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Friday, June 19, 2009

Ownership of Energy Resources and Companies

Blacks do not own any of the energy resources in America.* Hopefully, ownership opportunities will develop in the 'green' energy areas because the traditional energy sectors have been closed to African American ownership. The traditional energy sector represents trillions of dollars in commerce each year in America. This sector also receives billions in federal government subsidies each year. President Obama has ushered in a new emphasis on renewable energy along with conservation and efficiency. Hopefully, with billions in federal dollars going to conservation, efficiency, wind and solar, Blacks will become owners in these areas.

President Obama and the Congressional Black Caucus (CBC) should apply more pressure to assure minority participation in these areas. The National Black Chamber of Commerce just sent a complaint letter to President Obama and other federal agencies describing how Blacks are being shortchanged in highway employment and contracts. This complaint could have just as easily included oil, gas, coal, and nuclear. Blacks have no ownership stakes in any of these sectors.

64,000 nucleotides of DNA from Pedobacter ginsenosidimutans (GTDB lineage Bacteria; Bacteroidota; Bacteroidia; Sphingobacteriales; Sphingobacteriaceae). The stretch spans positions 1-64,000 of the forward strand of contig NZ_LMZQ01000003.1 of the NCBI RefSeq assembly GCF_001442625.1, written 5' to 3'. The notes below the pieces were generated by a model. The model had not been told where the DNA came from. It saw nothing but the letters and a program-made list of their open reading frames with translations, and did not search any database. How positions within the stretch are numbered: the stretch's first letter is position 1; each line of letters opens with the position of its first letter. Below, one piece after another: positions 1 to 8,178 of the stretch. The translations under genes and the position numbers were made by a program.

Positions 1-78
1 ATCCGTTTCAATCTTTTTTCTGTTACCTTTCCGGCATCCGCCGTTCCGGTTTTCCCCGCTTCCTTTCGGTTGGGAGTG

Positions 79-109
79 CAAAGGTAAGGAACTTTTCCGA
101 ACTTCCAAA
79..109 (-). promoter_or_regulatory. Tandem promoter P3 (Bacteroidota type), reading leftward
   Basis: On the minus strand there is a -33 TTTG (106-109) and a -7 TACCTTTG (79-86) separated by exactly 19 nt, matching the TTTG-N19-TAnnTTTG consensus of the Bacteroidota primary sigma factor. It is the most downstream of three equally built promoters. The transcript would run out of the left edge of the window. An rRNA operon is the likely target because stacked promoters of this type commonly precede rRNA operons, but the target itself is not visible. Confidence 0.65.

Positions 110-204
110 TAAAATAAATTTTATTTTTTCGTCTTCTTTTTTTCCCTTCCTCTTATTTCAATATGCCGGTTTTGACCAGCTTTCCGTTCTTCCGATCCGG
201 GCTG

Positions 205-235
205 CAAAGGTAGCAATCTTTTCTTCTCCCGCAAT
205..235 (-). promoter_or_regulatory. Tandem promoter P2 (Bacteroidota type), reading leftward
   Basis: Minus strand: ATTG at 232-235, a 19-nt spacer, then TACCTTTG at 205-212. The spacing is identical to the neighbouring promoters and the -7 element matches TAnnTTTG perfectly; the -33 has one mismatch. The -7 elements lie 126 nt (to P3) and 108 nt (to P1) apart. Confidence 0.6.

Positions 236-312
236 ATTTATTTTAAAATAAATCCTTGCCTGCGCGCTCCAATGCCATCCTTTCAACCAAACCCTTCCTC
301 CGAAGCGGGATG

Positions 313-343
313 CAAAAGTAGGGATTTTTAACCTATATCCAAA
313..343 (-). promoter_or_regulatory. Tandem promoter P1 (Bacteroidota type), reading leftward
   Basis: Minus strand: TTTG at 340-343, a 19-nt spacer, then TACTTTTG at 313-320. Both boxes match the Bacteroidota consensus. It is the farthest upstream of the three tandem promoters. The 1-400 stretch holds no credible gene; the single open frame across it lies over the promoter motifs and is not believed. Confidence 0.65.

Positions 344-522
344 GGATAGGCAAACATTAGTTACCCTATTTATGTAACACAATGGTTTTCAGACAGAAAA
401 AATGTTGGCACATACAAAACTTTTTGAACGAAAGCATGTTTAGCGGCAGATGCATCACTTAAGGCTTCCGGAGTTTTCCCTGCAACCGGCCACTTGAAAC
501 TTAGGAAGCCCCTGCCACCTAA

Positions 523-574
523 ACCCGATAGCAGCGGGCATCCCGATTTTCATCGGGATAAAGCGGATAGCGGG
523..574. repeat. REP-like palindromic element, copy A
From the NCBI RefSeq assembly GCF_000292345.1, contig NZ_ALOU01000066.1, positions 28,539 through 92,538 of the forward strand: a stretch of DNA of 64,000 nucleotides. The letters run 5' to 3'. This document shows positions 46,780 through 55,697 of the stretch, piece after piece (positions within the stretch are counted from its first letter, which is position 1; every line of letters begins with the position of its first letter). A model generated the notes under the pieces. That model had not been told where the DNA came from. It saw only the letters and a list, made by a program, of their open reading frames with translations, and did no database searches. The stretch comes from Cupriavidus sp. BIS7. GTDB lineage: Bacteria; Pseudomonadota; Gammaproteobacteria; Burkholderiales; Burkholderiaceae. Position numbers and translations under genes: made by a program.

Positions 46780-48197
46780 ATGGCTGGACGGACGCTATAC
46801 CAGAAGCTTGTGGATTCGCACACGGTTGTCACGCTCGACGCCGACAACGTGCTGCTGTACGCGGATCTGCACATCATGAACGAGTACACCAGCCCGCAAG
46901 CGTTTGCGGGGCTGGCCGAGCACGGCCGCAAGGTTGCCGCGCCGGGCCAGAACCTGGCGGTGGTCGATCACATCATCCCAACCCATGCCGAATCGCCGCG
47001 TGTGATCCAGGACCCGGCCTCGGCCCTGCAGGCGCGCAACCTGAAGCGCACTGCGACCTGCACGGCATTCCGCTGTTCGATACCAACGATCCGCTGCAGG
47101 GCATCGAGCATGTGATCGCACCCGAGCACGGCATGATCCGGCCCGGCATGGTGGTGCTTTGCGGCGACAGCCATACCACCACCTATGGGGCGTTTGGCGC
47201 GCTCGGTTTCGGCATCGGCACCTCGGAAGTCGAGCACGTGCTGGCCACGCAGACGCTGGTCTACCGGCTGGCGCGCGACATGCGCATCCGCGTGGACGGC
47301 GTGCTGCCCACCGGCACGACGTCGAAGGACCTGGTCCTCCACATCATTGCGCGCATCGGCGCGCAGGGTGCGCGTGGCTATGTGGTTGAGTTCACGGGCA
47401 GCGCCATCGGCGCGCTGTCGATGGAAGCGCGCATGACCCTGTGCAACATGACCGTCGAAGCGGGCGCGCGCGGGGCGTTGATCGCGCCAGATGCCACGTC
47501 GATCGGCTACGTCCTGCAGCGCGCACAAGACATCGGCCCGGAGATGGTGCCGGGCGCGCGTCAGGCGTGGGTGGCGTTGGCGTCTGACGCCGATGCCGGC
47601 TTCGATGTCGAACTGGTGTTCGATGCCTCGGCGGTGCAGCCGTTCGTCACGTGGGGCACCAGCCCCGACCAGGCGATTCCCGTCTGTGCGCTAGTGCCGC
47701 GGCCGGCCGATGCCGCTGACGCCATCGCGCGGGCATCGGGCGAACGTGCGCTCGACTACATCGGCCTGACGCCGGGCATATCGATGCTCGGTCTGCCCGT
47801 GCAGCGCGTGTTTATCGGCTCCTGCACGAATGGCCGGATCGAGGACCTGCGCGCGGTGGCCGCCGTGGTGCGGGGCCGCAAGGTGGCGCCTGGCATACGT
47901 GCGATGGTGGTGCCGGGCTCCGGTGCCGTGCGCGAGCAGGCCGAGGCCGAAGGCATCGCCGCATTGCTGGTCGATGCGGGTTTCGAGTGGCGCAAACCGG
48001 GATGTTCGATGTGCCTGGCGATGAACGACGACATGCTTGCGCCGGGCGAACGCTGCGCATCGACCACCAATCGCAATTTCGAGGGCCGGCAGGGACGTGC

AAEA has implemented weatherization audits and retrofits, water conservation retrofits, efficient furnace replacements in public housing, and backed wind and solar projects in the past 25 years. Yet Blacks should not restrict themselves to just the traditional renewables areas. After all, wind and solar represent less than one percent of the electricity delivery marketplace. We are working to increase green jobs but we also want green ownership. Yet we should not ignore the other 99% of the electricity marketplace. Should Blacks own oil, coal, natural gas and nuclear businesses? We say yes. Of course, the traditional mainstream environmental movement would say no, even as they continue in refusing to hire Blacks in professional positions.

AAEA has been working for years to expand ownership in all energy sectors. We have been miserable failures in this effort. Yet we have approached oil, gas, coal and nuclear industries about expanding African American equity in some of their projects and facilities. In many cases, such ownership stakes would improve approval prospects for proposed projects. Yet we have been informed on more than one occasion that projects would rather be lost than including such ownership participation.

AAEA will continue to promote expanded ownership and participation of Blacks in energy and environmental sectors. If Barack Obama can become president of the United States, surely Blacks can gain ownership shares in the energy sector. Environmentalism is about more than simple conservation, it is also about equity in participation in all sectors of society. Hopefully such ownership in the energy sector will include improved environmental stewardship.

* CAMAS International, NDR Energy & Unlimited Energy nothwithstanding.

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